Auto build and deploy GitHub pages with Travis-CI
19 Sep 2014
So you have an existing Jekyll GitHub pages project but you also have some preliminary build steps and/or tests that you need to run before pushing to GitHub to deploy. Now you’re tired of running these steps manually and keeping the built artifacts in your repository. One answer (and the answer illustrated here) is to use Travis-CI to automate the build and deploy steps and retire the automatic Jekyll build that GitHub would perform.
First checkout the GitHub pages project to a new
git checkout -b deploy git push -u origin deploy
Enable Travis-CI on your GitHub pages project.
deploy to be the default branch in the GitHub web interface. This will be the branch that you do most of your work in or make future branches from, so it makes sense for it to be the default. You will no longer manually make changes to the
Add the SSH key entries to
.gitignore as illustrated here
Generate a private/public key pair without passphrase in the repo directory
ssh-keygen -t rsa -C "[email protected]" -f deploy_key -N ''
Add the public key (
deploy_key.pub) to the GitHub repository as a ‘Deploy Key’ through the web interface. We are using deploy keys so that we can make them specific to a single repository. An alternative approach could use ‘Personal access tokens’ but they would then allow access to all repositories associated with the given account - this might be preferable in an organization context, using special GitHub accounts created specifically for Travis-CI to work with multiple repositories. The use of ‘Personal access tokens’ (and my starting point for this approach) is illustrated in Evan Sosenko’s article, “Automatic publishing to GitHub Pages with Travis CI”.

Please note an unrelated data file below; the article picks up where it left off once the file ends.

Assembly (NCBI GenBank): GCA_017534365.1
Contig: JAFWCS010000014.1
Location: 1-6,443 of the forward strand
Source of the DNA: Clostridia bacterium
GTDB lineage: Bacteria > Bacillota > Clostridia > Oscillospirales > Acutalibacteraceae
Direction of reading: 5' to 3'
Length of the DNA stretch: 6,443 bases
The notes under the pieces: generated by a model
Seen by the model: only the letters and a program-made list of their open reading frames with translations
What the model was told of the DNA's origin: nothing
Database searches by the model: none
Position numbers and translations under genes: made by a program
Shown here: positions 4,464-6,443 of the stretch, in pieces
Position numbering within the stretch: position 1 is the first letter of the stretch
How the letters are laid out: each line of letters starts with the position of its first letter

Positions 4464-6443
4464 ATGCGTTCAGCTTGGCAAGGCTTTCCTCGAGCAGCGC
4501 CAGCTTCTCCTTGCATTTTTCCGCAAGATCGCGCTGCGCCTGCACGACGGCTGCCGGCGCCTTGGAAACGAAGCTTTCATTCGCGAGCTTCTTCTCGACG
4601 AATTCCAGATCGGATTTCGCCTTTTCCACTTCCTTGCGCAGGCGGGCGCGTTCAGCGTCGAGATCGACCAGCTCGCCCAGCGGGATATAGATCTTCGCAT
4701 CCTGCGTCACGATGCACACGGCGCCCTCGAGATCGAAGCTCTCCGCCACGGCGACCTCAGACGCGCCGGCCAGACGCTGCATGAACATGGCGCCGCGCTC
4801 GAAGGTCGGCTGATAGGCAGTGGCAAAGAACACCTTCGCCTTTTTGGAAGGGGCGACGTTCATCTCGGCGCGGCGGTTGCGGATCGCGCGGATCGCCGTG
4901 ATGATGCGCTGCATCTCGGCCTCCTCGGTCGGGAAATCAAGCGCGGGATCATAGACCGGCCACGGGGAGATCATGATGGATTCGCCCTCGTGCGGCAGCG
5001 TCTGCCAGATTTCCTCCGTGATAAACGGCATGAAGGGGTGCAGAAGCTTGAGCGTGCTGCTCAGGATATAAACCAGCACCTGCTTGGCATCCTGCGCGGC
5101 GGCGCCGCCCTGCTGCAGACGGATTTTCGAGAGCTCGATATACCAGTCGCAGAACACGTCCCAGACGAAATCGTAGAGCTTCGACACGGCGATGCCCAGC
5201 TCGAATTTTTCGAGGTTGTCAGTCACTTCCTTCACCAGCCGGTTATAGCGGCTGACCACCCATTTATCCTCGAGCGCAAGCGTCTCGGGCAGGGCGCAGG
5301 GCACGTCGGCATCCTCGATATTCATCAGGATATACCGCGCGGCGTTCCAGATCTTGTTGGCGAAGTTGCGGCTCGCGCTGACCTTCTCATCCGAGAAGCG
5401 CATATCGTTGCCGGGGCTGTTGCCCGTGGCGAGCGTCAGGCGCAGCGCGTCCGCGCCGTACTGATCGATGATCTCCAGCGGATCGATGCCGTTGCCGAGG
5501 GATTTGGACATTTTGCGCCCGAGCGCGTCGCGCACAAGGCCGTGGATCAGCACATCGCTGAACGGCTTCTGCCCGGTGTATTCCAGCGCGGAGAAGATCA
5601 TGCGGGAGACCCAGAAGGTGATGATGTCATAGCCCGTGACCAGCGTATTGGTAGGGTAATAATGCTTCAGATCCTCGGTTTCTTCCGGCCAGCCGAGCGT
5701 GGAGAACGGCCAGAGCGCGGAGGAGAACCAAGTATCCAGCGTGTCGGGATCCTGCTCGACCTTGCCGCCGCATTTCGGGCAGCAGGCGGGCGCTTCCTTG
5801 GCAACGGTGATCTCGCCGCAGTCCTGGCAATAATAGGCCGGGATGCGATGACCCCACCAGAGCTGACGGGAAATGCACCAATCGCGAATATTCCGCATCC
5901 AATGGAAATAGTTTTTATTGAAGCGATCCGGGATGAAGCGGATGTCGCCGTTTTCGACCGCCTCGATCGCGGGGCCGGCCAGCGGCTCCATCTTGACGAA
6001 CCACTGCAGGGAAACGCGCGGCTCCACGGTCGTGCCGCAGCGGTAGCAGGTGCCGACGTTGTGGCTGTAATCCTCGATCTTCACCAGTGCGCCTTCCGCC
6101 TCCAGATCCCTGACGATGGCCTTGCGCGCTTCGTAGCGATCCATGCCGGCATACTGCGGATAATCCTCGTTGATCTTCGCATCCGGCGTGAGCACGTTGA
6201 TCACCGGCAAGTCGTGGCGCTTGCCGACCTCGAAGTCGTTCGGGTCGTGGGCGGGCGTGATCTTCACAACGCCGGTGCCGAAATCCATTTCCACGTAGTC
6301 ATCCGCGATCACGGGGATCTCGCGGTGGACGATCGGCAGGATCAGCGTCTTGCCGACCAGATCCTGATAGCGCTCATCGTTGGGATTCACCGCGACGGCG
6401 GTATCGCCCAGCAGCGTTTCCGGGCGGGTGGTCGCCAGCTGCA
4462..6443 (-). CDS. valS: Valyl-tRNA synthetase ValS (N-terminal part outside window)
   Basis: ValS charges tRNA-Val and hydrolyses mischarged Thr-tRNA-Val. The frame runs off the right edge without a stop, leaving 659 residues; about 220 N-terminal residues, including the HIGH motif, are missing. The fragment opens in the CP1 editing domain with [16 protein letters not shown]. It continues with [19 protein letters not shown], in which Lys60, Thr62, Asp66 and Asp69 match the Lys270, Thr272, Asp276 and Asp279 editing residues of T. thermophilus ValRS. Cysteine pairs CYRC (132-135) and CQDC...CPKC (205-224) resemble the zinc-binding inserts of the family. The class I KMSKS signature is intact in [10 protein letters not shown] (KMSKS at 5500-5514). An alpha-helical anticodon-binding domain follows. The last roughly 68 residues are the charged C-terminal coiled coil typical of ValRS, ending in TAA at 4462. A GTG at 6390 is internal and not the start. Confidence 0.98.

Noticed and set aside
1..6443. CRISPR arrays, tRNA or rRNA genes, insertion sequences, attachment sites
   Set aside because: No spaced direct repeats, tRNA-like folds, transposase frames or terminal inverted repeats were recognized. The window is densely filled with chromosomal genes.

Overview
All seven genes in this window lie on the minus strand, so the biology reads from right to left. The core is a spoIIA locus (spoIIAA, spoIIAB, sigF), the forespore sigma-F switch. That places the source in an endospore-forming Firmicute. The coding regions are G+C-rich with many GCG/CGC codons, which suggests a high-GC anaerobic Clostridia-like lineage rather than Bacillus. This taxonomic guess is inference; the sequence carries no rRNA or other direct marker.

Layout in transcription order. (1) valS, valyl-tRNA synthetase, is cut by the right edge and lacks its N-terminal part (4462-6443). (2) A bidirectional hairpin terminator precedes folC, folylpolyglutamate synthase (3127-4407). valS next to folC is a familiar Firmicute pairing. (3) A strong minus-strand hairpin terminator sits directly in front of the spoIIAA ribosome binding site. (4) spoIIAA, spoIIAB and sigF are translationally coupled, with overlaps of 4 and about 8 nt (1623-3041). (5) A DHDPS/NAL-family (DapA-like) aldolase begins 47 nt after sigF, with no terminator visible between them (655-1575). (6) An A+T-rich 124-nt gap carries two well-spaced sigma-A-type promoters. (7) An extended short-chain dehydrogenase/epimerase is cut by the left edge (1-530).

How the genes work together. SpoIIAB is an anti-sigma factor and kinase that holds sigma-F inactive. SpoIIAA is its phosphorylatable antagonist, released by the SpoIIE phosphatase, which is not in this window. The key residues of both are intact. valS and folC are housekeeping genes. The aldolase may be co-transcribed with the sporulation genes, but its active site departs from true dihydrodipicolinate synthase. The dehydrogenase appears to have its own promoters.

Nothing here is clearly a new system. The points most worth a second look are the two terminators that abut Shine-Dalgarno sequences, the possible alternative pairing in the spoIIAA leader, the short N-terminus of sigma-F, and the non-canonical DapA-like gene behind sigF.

Install the travis gem
gem install travis
Login to travis with your GitHub credentials
Encrypt the SSH key to generate
travis encrypt-file deploy_key
This will ouput a command that can be used to decrypt the file again during a Travis build. This command has already been added to
deploy.sh, however you will need to make a note of the unique encryption label that Travis assigns as this will be added as an environment variable in
.travis.yml later. The encryption label can be seen in the command in 2 different variables
deploy.sh file as given here and mark it executable
chmod +x deploy.sh
.travis.yml to the branch as given here
build task to your
Rakefile that at least calls
jekyll build but should also perform the additional build and test steps that you wanted Travis-CI to do in the first place.
Commit your changes to the
deploy branch but don’t push them yet
git add -A . git commit -m "adding travis auto build and deploy support"
Switch back to the
master branch that GitHub will use for the source of your GitHub pages site
git checkout master
Delete all the existing files and create a
.nojekyll file to let GitHub know that it does not need to run Jekyll again.
.travis.yml file to the
master branch as given here to prevent Travis-CI building the master branch when it changes. After all there is nothing for Travis-CI to do in the master branch
master branch and push both branches back to GitHub
git add -A . git commit -m "Prepare master branch as a deployment target" git push --all
This will trigger Travis-CI to do its first deployment from the